Freud arranged the sequence of blows to our inherent megalomania thusly: the discovery of heliocentrism (we're not at the center of the universe), of evolution (we're not the images of an omnipotent deity), and most wounding of all, the discovery of unconscious mental processes (we're clueless about what happens in our minds). Despite the grandiose solipsism evinced by our everyday attitudes, a good number of us mortals intellectually grasp the implications of heliocentrism and evolution. The most wounding blow is an uppercut many continue to dodge.

Whereas Freud felt our internal motivations to deny the existence of the unconscious were sufficient to ensure its marginalization, cultural factors will also impede or facilitate its reception. In this vein, consider Google's effect on our collective mentality. Google would seem to strengthen a mindset opposite to what is needed to recognize the workings of the unconscious.

For starters, Google's mission is to make all information accessible and openly visible. That kind of ethos is anathema to an analytic process, since what often matters most is so precious it must be kept hidden not only from others but also from ourselves. Consider also that when it comes to discovering unconscious material, a main point of entry is through the exercise of free association. To understand how Google encourages an opposite mindset here, imagine that the web is like the unconscious and that Google is like its ego. The associative process employed in browsing the web is anything but free. The attitude needed for free association is precisely one of not intentionally searching for anything, but rather becoming wholly passive to whatever presents itself to the mind. Finally, Google reduces toleration for ambiguity and lowers the capacity for frustration. We expect to find what we search for and to get results in seconds - again, the opposite attributes needed for an extended foray into the deepest workings of our soul.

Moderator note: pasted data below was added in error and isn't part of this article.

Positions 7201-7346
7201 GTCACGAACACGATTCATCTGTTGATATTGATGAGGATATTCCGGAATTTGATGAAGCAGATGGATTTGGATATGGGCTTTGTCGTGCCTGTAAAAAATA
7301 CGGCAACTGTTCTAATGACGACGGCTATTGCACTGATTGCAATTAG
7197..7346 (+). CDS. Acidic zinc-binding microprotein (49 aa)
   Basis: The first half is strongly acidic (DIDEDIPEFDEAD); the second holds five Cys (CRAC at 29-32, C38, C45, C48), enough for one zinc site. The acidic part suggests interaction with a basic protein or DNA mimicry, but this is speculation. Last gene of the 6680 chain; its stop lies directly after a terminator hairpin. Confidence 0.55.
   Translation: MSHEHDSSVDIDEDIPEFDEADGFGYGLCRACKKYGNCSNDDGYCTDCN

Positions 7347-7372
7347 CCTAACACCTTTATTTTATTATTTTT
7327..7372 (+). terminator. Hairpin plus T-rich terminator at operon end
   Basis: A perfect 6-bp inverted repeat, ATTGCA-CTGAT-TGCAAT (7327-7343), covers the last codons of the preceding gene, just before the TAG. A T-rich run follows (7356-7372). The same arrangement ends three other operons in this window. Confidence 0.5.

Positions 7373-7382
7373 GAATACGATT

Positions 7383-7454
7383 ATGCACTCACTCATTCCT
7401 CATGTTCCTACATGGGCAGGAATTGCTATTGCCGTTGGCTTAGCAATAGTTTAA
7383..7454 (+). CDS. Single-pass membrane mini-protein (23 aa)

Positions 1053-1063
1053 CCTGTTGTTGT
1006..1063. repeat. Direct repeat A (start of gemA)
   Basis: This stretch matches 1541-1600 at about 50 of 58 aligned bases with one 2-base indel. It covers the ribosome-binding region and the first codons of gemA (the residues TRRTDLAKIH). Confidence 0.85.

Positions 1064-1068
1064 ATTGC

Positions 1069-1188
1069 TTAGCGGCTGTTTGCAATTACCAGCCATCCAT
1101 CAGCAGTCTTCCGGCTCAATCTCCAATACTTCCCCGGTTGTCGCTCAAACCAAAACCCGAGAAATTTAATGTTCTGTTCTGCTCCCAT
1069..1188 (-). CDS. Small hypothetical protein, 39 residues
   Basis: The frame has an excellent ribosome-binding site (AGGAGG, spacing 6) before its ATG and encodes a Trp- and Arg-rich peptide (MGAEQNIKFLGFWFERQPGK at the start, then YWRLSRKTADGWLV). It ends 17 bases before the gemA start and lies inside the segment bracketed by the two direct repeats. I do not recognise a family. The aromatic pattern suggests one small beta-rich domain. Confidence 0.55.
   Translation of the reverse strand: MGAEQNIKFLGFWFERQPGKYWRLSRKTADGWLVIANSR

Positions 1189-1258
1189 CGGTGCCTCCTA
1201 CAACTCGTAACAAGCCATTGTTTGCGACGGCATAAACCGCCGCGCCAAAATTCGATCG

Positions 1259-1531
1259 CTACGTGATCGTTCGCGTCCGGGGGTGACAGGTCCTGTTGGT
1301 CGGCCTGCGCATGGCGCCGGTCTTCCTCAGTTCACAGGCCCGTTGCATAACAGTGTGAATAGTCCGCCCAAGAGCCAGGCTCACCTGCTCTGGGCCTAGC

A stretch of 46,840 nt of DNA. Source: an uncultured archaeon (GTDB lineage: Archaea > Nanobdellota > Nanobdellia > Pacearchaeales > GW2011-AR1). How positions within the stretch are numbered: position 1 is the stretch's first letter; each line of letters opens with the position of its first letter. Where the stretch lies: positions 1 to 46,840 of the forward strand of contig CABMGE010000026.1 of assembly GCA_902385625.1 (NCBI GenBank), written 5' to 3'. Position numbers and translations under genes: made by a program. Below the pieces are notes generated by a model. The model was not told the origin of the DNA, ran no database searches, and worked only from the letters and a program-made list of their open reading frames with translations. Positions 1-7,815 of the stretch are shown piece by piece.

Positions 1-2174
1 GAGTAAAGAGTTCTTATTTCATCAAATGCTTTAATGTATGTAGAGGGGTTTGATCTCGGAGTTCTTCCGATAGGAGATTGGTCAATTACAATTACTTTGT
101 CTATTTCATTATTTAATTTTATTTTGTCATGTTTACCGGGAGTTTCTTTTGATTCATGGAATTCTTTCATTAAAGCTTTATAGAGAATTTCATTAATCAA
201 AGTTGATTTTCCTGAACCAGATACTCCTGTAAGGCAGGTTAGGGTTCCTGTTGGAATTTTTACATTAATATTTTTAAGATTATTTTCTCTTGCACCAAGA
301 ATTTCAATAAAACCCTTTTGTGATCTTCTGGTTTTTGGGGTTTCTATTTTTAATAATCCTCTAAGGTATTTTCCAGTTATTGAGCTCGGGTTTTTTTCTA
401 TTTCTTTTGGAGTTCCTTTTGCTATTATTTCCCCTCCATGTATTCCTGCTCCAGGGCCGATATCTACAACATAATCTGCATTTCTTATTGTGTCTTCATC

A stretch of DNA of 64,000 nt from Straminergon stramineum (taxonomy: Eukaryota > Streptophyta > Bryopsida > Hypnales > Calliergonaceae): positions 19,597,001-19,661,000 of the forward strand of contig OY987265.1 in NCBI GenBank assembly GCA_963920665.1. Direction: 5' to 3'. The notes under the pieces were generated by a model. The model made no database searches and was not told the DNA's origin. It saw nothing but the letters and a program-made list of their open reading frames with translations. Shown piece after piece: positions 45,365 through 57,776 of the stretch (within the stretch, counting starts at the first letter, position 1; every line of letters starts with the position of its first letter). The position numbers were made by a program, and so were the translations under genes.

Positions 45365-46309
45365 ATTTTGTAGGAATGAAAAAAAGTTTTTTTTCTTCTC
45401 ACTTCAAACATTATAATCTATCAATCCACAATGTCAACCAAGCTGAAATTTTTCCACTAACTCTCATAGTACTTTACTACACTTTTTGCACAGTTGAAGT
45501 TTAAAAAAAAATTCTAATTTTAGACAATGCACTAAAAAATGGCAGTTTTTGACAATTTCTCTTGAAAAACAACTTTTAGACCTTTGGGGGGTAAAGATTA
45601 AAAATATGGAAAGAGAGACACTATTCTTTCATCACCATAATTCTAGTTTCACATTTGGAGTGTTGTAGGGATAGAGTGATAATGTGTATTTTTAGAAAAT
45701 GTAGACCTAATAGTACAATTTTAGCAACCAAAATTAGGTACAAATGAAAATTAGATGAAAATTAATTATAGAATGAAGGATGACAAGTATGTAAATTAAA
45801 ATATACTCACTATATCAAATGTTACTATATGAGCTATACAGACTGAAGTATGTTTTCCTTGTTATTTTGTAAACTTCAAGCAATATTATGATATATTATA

Yet by strengthening the contrary mental qualities needed for engaging the unconscious, I would argue that paradoxically Google creates the perfect setup for a more shocking recognition of the unconscious's domain. Google primes us for an inner adventure by steadying the ego's illusory trajectory towards the zenith of total information awareness: we shall find exactly what we thought we were looking for, yet we'll be less connected to a sense of what might be motivating us. In this way, our patients might struggle more to delve into an analytic process. Yet once they succeed in getting a sense for the limits of our rational minds, the sheer starkness of the contrast (along with the relief of recognition) provides a special kind of wedge we therapists might not have been able to create before now.

Matthew Morrissey, MFT
Impulse Editor-In-Chief